College football is surrounded by plenty of uncertainty right now, but one thing is for sure: Kentucky’s defense is ready to take things to the next level. The unit has played a huge role in the Wildcats’ recent success, and yet – like most things related to Kentucky football – it has not always received the attention or praise it deserves. Saturday Down South – a sports blog dedicated to serving rabid football fans for all 14 SEC teams – is tired of it.
The website has released its annual rankings for the conference’s defenses, and Kentucky’s 2020 squad came in at No. 3, only behind Alabama at No. 2 and Georgia at No. 1.
The story was written by Saturday Down South’s Connor O’Gara. Here’s what he had to say about this season’s Cats:
That’s right. Kentucky at No. 3. Think that’s crazy? It’s not. The casual fan might have missed last year when Kentucky finished No. 4 in the SEC and No. 14 nationally in scoring. That was after it entered the season ranked No. 127 (!) in percentage of returning defensive production. This year, the Cats are No. 27 in that department. Of the top 15 defenses from 2019, only 11 rank in the top 50 in terms of percentage of returning defensive production. The Cats will have to find new leadership, but man, they return a lot.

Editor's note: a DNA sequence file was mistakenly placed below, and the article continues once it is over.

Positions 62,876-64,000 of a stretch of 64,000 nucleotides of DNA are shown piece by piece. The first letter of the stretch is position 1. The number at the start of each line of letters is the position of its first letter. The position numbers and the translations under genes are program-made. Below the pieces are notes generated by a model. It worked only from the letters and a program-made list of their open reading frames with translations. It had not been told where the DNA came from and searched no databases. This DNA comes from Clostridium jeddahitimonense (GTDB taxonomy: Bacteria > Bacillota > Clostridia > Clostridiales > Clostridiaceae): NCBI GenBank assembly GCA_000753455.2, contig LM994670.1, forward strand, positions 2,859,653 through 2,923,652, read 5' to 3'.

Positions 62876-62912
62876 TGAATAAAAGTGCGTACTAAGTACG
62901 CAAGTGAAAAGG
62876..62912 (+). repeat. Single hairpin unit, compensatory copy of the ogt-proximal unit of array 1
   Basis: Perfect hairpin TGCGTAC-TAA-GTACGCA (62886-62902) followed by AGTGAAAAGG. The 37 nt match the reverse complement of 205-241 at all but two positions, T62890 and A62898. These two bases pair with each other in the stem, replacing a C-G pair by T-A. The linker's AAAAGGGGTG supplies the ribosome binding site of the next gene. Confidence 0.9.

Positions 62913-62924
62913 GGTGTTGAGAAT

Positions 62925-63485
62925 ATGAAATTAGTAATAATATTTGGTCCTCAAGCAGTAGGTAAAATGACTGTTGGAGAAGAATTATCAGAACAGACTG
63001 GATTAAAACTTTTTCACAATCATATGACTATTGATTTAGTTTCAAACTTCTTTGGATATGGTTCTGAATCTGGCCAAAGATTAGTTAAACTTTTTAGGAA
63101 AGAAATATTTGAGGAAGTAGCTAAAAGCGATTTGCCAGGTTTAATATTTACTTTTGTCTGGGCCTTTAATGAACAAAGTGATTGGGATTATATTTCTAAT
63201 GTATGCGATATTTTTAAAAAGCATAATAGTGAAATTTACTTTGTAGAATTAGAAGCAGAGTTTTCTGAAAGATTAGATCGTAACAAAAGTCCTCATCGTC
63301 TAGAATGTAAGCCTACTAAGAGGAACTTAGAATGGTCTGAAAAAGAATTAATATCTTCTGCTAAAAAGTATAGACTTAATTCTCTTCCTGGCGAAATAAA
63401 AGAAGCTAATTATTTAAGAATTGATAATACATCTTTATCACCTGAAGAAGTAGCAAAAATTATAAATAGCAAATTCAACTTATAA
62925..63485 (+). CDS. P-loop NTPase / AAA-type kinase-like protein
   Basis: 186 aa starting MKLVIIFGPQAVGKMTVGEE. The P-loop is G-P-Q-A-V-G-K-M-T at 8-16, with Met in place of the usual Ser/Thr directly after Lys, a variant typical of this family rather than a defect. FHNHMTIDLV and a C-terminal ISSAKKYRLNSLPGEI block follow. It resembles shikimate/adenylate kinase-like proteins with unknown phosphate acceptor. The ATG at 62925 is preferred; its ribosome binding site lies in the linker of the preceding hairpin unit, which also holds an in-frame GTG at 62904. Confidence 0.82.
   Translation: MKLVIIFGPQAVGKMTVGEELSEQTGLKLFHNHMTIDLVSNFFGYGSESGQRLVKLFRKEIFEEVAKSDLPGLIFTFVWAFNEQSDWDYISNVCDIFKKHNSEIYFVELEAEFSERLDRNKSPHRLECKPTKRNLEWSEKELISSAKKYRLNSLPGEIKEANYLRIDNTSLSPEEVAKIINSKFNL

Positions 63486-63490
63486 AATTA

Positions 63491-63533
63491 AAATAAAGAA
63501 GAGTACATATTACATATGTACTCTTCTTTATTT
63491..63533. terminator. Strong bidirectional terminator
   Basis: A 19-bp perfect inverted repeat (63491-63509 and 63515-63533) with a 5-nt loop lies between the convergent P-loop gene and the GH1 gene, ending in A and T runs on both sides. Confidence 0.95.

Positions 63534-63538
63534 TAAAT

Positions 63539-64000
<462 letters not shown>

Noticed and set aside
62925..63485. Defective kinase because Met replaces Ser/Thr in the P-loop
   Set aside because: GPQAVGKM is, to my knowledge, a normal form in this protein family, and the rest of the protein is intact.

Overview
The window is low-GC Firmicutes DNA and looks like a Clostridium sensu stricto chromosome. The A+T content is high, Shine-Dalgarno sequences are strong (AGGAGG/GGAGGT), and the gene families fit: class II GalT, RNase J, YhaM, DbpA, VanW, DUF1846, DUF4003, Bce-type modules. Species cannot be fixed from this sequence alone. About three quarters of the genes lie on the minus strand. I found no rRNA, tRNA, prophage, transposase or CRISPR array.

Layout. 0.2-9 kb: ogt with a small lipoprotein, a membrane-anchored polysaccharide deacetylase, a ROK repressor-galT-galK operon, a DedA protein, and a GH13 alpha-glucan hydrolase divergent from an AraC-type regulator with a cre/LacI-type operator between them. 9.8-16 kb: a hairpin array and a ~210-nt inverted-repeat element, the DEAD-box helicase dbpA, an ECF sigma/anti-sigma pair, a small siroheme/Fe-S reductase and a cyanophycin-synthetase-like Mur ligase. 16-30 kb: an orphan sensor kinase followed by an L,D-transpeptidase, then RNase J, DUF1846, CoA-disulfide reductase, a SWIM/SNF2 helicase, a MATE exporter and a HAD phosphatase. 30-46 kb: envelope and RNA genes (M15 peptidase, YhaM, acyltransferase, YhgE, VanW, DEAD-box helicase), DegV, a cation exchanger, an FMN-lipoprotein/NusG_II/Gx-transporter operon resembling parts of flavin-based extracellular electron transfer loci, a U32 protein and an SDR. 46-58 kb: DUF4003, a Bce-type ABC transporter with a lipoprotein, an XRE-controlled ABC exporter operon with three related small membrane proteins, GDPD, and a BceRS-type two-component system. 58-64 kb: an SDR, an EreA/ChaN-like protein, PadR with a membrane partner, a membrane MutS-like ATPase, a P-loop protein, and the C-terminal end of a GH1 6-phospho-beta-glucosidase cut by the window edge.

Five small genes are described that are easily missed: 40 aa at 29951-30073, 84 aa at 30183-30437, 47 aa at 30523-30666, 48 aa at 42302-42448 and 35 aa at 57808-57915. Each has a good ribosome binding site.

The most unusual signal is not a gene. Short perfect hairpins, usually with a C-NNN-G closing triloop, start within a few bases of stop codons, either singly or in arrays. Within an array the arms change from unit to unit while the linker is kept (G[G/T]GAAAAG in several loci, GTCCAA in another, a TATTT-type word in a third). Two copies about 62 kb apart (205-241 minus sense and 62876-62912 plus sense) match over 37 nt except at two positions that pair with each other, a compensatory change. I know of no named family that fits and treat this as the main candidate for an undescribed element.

The No. 2 pass defense in America returns nearly all of its key contributors on the back end, and it’ll get a boost from LSU transfer Kelvin Joseph, who sat in 2019 because of NCAA transfer rules. Boogie Watson, Joshua Paschal, DeAndre Square and Quinton Bohanna are all back for a front 7 that played a key part in last year’s midseason turnaround. If you’re sleeping on Mark Stoops’ defense (again), consider this your warning to wake up.
Of course, it’s hard to fully and accurately predict what a defense is capable of before you’ve even seen them work as a team, especially in 2020 when things have been – wait for it – incredibly unprecedented. O’Gara recognizes this, even in a “normal” year, but again, Kentucky presents a unique scenario.
Just so we’re clear, I try to avoid too much end-of-season projecting with this. I’d rather talk about what we’ve seen from a defense, and what we should expect from the jump. You’ll see me frequently reference Bill Connelly’s annual ranking of percentage of returning production, which is usually a good indicator of a potential roadblock is in the way (unless you’re Kentucky and you have the No. 14 defense after entering the season ranked No. 127 in percentage of returning defensive production).
To see what the site had to say about the rest of the conference’s defenses, check out the full story here: [Saturday Down South]